Handbook of Democratic Innovation and Governance
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Handbook of Democratic Innovation and Governance

Edited by Stephen Elstub and Oliver Escobar

Democratic innovations are proliferating in politics, governance, policy, and public administration. These new processes of public participation are reimagining the relationship between citizens and institutions. This Handbook advances understanding of democratic innovations, in theory and practice, by critically reviewing their importance throughout the world. The overarching themes are a focus on citizens and their relationship to these innovations, and the resulting effects on political equality. The Handbook therefore offers a definitive overview of existing research on democratic innovations, while also setting the agenda for future research and practice.
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Chapter 9: Accountability and democratic innovations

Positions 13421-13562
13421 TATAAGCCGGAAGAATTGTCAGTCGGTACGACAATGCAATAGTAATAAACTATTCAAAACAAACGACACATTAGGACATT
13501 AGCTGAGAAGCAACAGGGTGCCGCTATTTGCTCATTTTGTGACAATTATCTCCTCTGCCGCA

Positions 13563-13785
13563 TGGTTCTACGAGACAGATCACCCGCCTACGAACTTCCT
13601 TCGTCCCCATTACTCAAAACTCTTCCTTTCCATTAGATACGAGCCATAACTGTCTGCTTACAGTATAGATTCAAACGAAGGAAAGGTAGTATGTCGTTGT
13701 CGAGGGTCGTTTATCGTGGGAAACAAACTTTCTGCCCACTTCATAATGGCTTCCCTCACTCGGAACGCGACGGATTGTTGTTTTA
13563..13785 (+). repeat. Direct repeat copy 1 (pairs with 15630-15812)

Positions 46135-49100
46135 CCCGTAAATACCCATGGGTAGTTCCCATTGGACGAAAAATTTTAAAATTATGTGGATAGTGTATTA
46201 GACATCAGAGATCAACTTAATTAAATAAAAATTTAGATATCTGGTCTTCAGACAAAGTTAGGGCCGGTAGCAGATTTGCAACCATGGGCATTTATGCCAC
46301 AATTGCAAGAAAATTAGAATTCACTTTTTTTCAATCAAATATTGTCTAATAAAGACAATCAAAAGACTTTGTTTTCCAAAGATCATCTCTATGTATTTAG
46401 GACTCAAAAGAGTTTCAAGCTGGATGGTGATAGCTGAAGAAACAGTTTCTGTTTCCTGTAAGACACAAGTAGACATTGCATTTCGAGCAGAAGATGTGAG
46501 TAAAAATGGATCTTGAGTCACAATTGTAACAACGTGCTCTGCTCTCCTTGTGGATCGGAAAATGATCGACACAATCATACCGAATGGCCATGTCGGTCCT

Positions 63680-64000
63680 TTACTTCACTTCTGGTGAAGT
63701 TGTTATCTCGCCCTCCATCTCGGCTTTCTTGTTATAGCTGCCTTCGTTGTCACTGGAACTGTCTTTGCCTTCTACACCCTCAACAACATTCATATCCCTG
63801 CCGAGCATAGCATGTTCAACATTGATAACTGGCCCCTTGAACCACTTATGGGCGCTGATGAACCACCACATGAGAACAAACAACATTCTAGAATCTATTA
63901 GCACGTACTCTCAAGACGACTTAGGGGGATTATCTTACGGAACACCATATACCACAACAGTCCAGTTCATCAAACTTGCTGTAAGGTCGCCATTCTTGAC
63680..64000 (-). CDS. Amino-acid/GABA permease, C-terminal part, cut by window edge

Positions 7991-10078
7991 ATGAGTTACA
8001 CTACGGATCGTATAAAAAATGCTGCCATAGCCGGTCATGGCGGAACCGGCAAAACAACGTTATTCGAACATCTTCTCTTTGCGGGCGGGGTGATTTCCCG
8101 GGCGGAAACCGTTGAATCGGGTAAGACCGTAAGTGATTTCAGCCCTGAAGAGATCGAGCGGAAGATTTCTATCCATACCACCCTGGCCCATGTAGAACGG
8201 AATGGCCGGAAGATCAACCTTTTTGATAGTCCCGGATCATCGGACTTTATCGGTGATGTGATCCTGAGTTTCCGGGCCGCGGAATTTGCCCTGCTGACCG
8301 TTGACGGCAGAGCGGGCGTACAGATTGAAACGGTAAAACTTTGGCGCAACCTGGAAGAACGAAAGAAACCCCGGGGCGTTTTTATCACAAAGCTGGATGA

Albert Weale


Accountability requires public officials in a position of responsibility to be answerable for their policy decisions to citizens. A central mechanism of accountability in a democracy is elections. However, elections provide insufficient scope for public participation. In addition, public administration requires accountability in forums other than elections. For these reasons, many democracies have experimented in recent years with democratic innovations, including referendums, mini-publics, collaborative governance and e-governance. However, those same innovations also invite new questions about what accountability means and how it can best be enhanced, particularly in relation to the accountability of citizens to one another. They also prompt questions about the ways in which accountability may be undermined by the misuse of innovative methods of participation.

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